Military news has been scattered with headlines about a recent study that came out about military pay. The study says the military used to get paid 50-60% equivalent to their civilian counterparts, now they are getting paid closer to 70% and higher.
Overall, the study was conducted from a human resources aspect and includes pay incentives, etc. It also went into how military recruiting aptitude did not improve, even as the pay scales did. So, let’s take a step back and look at this.
Both military and civilians get paid on based on the Employment Cost Index, reference found here. Now, it shows the average ECI was 100 points in 2005, whereas the average now is just over 130 points. By that logic, an increase by 30%. Looking at the annual military pay raise percentages, the military has also increased by approximately 30% (you can add it up with the chart we used, here.)
So, with inflation and all else involved, civilians and military are currently getting paid at approximately the same rate. Now, let’s look at the responsibilities, training, of each. Let’s take a mechanic for example.
A civilian mechanic may or may not go to school to learn the trade. They may go ahead and work at different shops, picking up experience as they go along. A mechanic usually starts at minimum wage, beginning with oil changes and basic shop hand tasks. Then, as they learn more, they do more, and ultimately get paid more.
Now, let’s assume someone joining the military as a mechanic has minimal experience in the field. They go off for training, learning how to be a rifleman first. Getting trained on completely different skill sets before they go off to technical school, where they learn the skill they will be primarily doing in the military. The mechanic learns his trade, all while starting at the bottom for pay, and also being a shop hand. However, mechanics just starting in the military, do more than just oil changes and shop hand work. They come out of a short technical school as higher level, but still have to appropriately move through the military ranks.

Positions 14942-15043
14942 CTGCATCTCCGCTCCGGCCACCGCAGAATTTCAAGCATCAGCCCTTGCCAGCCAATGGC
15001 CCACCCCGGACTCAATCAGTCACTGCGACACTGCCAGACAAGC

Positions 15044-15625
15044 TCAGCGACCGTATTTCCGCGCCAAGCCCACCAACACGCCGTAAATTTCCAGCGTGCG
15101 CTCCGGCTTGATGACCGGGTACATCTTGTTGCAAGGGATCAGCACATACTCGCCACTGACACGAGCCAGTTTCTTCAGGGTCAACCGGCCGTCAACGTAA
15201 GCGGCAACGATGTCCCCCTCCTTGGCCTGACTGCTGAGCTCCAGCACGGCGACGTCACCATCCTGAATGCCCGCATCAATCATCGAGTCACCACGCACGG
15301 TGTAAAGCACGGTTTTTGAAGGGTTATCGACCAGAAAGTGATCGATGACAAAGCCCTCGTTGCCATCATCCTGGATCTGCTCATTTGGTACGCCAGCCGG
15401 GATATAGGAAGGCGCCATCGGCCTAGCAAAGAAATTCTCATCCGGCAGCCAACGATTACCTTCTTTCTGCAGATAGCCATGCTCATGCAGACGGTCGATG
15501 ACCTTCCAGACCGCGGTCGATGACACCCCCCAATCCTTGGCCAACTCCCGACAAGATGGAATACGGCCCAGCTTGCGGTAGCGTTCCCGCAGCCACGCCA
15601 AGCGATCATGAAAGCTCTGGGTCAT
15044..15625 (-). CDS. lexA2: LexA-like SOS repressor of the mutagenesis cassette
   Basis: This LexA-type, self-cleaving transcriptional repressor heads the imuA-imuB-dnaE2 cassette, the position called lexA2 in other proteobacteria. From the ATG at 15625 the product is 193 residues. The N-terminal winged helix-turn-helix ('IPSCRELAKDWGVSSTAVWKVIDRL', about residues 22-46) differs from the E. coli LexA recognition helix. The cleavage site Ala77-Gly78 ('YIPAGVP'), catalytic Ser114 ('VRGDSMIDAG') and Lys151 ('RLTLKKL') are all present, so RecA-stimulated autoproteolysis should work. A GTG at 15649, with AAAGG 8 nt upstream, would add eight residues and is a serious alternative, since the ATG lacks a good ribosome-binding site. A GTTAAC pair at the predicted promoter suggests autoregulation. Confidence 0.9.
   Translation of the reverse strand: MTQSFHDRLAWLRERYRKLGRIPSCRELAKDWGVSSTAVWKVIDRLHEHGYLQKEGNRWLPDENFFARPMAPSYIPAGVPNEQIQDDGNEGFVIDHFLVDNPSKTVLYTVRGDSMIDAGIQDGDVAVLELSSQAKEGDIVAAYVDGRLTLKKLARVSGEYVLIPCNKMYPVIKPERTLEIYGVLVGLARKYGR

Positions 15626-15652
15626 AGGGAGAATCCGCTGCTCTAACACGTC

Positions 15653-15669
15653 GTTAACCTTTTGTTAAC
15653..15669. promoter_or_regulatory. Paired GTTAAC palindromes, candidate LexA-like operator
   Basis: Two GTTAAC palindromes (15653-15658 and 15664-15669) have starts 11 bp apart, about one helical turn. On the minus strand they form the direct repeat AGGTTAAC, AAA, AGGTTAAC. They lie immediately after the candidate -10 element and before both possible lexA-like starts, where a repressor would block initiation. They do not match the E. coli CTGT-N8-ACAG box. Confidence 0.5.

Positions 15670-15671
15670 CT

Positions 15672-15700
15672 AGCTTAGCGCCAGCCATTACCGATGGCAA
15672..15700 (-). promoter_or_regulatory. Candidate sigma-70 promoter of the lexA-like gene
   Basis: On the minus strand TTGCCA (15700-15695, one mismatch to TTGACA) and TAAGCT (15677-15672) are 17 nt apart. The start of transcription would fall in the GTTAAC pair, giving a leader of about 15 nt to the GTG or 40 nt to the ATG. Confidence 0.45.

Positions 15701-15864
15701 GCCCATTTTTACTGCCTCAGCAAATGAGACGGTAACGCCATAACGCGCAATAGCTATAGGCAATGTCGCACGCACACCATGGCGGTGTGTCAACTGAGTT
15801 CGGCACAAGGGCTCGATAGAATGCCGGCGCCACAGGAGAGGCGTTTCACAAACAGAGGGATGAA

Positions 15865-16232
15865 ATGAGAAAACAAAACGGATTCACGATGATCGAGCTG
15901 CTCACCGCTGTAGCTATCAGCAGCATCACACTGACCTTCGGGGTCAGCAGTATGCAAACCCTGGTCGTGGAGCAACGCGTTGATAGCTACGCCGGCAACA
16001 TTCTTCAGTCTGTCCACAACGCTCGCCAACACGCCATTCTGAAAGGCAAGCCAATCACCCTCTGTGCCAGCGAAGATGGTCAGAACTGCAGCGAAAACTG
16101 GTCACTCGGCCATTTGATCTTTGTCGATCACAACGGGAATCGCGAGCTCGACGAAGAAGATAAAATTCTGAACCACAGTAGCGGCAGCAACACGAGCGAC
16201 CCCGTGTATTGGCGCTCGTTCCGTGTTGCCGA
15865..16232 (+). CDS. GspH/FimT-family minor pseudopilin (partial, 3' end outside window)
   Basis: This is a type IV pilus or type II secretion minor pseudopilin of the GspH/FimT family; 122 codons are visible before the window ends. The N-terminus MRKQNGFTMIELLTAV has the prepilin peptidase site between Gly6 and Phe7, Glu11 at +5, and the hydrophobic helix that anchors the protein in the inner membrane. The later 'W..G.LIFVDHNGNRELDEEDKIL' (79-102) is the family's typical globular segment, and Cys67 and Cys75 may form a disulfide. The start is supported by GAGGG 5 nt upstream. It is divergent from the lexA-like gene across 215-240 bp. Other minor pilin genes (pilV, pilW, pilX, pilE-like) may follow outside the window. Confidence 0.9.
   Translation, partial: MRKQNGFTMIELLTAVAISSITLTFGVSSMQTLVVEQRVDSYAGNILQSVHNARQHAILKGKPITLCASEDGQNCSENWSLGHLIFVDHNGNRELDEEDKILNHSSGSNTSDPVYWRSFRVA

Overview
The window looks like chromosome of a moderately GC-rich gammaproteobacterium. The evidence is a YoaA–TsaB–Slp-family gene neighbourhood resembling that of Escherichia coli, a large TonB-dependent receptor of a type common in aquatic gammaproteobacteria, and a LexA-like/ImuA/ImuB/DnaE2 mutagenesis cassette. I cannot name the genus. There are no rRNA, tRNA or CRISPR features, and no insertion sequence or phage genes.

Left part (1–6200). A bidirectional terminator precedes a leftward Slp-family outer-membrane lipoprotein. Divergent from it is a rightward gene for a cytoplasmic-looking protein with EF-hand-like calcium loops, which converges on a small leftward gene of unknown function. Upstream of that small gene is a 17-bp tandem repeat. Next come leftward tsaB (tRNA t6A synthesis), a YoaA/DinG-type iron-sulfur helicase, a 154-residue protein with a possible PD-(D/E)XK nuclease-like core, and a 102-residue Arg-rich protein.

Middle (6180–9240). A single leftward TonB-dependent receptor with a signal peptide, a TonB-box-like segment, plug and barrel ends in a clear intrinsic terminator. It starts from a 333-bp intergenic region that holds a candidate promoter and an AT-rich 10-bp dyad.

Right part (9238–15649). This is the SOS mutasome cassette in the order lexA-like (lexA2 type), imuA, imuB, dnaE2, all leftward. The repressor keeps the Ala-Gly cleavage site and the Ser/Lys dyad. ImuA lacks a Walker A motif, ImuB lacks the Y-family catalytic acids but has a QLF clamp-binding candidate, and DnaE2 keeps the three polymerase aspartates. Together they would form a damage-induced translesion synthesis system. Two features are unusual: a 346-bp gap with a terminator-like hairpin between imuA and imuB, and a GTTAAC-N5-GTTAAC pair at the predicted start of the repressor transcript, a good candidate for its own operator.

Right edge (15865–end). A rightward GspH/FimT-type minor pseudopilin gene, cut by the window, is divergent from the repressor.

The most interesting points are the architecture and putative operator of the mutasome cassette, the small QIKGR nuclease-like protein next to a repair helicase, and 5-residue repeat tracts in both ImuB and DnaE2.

Let’s jump to the later years for both. A civilian mechanic may or may not go through technical training or specialized courses, depending on their shop requirements, how well they have been able to learn, etc. All circumstantial with quite a view variants. It may take over a decade for a mechanic to truly learn enough to run a shop as a secondary hand or become lead mechanic.
Meanwhile, the military mechanic is required to go through additional mechanic schooling, leadership courses, rifleman training, etc. to retain proficiency on all three. In a decade, a member of the military may rank as low as E-5 and could potentially get to E-6 or E-7, based on their circumstances. They are also in charge of multiple personnel, their well-being, training on the aforementioned tasks, and so forth.
Now, no one is saying civilian mechanics are in any way less important than military. You could put any number of job titles and descriptions in those paragraphs. The point is the responsibility and the dynamic the military member has in their job over a civilian that equates them to retain the amount of pay they get.
The study tries to say that military members, from a human resources standpoint, may not be ‘worth’ the full cost like a civilian employee. They also attempt to say this is because civilians have to pay for their housing and food costs, while military members get additional pay for that.
Honestly, we could go into paragraphs arguing about those facts too. The fact of the matter is- military members earn their pay and work hard, just like everyone else.
What do you think? Should pay rates slow down? Are military members getting paid too much on the pay scale of their civilian counterparts?
You can check out the report, here.